I told Jonathan Demme, the director of Beloved, about my new friendship with Beah and all the astounding things I was learning about her—I had no idea that she was a poet or that she'd fought alongside social activists W.E.B. DuBois and Paul Robeson. Jonathan paved the way for Beah and me to begin collaborating on a documentary. He sent me cameras and a note saying, "Do it!" Beah and Jonathan took a leap of faith in my ability to direct, and I blindly and enthusiastically began a journey that I am forever grateful for and changed by. There are rare moments in all of our lives when the timing is just perfect. The point is that when—not if but when—opportunities arrive, you must be prepared. I felt a great sense of responsibility for chronicling this woman's life and supporting her voice, and not getting in her way.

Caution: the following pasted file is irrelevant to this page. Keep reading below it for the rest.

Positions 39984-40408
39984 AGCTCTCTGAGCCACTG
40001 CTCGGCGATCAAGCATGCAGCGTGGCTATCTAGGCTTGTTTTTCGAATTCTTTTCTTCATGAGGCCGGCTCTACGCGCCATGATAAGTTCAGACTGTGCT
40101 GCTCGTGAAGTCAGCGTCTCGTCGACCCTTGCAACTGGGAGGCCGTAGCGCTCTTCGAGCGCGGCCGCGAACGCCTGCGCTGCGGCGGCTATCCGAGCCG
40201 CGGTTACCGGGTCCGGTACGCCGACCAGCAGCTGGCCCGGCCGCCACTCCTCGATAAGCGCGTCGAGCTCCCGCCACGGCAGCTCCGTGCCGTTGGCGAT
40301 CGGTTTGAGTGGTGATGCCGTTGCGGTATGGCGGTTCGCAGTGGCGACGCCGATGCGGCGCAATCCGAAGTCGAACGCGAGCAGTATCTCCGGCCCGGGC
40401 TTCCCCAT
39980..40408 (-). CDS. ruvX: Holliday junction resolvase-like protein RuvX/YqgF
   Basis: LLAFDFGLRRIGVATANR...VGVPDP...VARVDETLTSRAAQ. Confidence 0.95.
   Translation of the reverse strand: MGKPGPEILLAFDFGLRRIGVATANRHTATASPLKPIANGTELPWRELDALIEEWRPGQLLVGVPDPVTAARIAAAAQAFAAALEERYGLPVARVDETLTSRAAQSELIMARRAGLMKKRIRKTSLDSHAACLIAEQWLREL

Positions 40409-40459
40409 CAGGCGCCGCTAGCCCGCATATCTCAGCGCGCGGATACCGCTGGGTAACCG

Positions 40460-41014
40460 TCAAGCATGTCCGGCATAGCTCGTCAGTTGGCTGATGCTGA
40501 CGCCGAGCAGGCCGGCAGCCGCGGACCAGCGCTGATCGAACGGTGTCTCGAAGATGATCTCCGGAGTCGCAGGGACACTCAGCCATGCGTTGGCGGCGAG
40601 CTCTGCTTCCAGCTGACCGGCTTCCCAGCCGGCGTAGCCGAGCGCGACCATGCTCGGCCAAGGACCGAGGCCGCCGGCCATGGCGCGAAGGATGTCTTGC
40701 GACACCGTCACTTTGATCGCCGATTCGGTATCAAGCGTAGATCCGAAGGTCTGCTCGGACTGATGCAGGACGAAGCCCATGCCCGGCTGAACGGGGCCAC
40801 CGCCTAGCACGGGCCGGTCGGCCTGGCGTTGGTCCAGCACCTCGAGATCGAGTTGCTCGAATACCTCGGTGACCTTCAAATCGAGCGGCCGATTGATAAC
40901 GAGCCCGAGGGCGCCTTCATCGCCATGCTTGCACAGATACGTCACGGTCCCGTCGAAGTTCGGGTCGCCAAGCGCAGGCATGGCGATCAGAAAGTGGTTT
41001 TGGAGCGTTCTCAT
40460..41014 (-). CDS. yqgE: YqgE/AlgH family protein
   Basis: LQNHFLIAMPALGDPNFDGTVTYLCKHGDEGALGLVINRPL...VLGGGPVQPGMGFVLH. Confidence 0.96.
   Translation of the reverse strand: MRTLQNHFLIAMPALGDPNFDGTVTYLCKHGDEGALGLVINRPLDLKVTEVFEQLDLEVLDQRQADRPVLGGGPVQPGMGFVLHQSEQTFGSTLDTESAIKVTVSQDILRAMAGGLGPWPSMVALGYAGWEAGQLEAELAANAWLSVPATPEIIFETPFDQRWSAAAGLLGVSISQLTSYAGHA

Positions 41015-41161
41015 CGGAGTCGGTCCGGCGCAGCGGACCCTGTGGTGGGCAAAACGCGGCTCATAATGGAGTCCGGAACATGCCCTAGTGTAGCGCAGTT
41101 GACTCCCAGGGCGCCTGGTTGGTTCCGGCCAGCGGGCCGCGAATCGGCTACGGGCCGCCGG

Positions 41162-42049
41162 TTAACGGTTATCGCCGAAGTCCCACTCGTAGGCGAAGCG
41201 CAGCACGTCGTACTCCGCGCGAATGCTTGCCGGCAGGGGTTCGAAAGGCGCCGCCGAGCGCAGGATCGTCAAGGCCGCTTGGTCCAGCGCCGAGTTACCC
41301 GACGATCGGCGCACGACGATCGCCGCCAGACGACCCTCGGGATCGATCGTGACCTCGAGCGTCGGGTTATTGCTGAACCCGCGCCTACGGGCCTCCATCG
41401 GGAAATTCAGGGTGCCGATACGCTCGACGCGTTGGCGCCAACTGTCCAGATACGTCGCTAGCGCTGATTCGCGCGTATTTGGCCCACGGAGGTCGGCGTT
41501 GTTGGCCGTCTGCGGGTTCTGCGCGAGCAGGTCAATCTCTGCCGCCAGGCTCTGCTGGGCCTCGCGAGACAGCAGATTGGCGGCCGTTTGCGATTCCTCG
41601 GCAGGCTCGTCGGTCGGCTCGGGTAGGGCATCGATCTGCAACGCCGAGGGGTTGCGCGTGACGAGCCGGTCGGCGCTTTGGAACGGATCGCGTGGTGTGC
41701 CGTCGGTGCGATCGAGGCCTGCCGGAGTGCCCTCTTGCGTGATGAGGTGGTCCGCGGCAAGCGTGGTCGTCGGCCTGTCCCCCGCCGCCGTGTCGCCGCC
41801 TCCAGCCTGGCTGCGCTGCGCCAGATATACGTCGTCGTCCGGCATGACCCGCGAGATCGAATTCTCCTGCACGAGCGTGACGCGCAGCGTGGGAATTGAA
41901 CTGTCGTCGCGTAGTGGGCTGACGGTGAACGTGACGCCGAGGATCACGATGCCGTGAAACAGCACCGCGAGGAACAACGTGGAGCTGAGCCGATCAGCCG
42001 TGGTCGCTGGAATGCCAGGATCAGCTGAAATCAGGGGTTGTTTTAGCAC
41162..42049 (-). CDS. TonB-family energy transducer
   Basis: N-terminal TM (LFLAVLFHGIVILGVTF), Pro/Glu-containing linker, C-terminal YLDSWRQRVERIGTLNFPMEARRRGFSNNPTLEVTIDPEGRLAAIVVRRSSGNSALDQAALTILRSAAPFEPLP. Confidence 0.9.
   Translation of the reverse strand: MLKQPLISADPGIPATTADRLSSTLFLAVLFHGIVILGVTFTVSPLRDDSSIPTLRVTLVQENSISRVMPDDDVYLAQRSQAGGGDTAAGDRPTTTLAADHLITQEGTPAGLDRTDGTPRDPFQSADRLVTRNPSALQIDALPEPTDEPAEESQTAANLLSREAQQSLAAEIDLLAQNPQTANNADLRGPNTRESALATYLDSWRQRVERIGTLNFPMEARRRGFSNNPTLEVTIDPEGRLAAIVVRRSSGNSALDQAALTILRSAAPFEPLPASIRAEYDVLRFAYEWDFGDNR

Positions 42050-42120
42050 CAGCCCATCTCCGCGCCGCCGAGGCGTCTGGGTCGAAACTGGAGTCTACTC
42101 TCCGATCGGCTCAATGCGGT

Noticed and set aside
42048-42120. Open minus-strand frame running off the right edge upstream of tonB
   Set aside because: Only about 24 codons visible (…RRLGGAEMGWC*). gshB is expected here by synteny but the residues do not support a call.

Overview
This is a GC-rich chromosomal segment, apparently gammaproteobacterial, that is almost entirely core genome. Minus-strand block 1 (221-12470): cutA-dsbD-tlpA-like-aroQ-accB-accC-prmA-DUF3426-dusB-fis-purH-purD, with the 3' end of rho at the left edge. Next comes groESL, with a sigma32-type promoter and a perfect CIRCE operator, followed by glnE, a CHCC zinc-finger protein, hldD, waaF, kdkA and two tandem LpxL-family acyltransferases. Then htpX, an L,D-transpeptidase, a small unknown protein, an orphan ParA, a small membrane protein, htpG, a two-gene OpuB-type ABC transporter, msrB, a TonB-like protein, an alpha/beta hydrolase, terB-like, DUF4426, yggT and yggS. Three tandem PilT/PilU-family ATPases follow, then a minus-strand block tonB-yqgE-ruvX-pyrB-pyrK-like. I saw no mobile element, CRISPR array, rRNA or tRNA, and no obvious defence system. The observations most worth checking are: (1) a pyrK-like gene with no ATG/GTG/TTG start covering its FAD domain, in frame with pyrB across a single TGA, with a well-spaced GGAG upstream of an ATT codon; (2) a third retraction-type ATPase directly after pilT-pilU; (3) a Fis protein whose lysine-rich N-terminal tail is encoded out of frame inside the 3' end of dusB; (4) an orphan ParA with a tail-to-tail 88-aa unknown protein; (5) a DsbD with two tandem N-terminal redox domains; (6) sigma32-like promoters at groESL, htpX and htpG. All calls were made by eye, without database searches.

Beah died in the fall of 2000, before we were able to complete the documentary together, but she had awakened me to her powerful way of thinking. About the same time, I made another leap into the unknown: I became a parent. It had taken me a good three years to determine whether or not I wanted to be a single mother. Like many women, I had the traditional vision etched in my brain: You get married, you have kids. Once I decided not to wait to have a man in my life, an extraordinary burden lifted.
At the final editing session, my editor, Kate Amend, and I sat crying in acknowledgment of the beauty of this film—and Beah's life. Kate said to me: "What a year you've had. You've given birth to two extraordinary beings." Something inside me clicked. I hadn't thought of it that way. When Kate pointed out the parallel nature of these monumental events, I realized how very lucky I was to have had both experiences in my life. Growth—spiritual, emotional, any kind that really matters—is a process. You create, give back, let go, and evolve. And then you pass the baton.
Lisa Gay Hamilton's documentary, Beah: A Black Woman Speaks, airs on HBO February 25.